Is the black man who sends his children to a very white private school "a sell out"? Is the black man with a good job and a white wife, a "race betrayer"? The nameless black narrator has done all the above, dragging himself from an impoverished urban ghetto to an upper-middle-class life. He has done everything to assimilate into polite white English society, playing strictly by "their rules". As he attends a polo match with "society's finest"; his mask is slipping; cracks are beginning to appear in his apparently perfect life. Has all the sacrifice been worthwhile?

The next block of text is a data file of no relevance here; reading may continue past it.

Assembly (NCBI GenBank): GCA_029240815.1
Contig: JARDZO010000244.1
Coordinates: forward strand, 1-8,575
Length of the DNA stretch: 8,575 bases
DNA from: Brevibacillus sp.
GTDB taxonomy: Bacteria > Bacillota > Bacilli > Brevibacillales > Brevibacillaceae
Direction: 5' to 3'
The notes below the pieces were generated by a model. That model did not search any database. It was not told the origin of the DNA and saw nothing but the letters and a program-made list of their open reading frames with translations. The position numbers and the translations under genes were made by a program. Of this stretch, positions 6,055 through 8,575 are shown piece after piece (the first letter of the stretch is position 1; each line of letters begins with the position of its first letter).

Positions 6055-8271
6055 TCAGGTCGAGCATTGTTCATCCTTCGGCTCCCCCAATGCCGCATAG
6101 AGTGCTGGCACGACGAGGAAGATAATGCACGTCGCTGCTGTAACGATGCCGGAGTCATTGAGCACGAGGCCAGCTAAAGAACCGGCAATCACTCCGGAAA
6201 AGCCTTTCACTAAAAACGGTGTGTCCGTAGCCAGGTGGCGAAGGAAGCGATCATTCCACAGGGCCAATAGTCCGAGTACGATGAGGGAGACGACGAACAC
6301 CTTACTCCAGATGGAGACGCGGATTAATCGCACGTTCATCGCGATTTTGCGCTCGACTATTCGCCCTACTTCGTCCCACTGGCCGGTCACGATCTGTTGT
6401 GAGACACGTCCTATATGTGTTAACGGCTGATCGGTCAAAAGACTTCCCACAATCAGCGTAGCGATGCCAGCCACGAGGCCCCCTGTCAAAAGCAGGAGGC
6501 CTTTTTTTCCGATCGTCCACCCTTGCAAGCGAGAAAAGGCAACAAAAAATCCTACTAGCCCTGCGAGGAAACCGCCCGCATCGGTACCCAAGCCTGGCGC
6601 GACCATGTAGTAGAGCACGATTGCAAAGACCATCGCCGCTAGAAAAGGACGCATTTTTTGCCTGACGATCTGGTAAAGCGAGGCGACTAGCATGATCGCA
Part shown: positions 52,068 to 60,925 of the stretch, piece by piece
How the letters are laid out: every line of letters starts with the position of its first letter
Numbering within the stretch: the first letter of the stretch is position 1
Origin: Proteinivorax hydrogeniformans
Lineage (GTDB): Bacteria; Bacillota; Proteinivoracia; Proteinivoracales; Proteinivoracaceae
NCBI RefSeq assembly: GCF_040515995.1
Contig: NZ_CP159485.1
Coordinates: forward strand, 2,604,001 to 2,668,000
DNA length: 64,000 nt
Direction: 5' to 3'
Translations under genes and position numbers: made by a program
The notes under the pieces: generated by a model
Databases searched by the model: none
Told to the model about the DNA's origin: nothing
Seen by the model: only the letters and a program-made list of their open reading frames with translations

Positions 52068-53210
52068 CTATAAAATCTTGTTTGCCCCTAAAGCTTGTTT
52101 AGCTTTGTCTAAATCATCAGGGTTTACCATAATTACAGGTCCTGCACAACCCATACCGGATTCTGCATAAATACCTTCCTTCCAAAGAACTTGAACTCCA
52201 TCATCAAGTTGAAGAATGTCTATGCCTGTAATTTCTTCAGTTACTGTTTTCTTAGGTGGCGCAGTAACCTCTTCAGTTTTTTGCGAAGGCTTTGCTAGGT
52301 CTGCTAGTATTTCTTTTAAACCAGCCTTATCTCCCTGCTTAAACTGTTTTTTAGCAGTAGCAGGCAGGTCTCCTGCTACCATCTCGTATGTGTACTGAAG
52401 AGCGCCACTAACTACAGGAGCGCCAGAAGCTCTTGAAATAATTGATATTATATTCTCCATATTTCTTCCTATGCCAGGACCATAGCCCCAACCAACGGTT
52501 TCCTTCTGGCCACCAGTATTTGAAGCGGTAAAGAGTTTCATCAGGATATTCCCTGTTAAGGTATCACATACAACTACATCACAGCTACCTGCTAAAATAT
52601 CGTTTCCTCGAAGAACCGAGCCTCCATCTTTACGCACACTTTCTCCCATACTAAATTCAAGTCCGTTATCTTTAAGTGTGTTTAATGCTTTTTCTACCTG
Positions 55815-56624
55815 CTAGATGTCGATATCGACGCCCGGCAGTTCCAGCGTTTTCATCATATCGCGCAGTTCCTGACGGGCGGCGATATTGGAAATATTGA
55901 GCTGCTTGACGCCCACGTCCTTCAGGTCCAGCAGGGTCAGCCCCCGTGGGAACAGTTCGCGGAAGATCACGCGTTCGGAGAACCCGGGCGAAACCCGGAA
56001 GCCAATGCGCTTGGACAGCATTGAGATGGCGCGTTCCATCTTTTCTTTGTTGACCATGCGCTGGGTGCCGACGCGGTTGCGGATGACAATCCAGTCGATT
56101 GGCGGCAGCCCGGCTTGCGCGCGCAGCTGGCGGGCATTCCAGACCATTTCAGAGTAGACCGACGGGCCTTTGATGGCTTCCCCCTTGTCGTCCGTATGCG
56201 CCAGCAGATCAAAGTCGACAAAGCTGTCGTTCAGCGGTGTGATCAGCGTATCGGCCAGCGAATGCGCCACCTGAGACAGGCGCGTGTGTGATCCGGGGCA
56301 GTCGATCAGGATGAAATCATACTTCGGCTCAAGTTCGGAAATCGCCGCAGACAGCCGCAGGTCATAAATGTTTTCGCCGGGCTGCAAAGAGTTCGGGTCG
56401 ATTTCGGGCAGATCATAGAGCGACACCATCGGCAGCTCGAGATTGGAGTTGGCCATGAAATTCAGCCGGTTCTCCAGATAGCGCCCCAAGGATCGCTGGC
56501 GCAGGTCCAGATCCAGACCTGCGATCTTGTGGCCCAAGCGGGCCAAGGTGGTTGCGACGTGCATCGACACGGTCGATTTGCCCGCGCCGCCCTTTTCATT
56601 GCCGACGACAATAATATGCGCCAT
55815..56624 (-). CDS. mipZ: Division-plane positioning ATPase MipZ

The Last Black Man is an emotional journey into fear of failure, of desperately trying to fit in, and what it means to be successful, black, and male in contemporary England.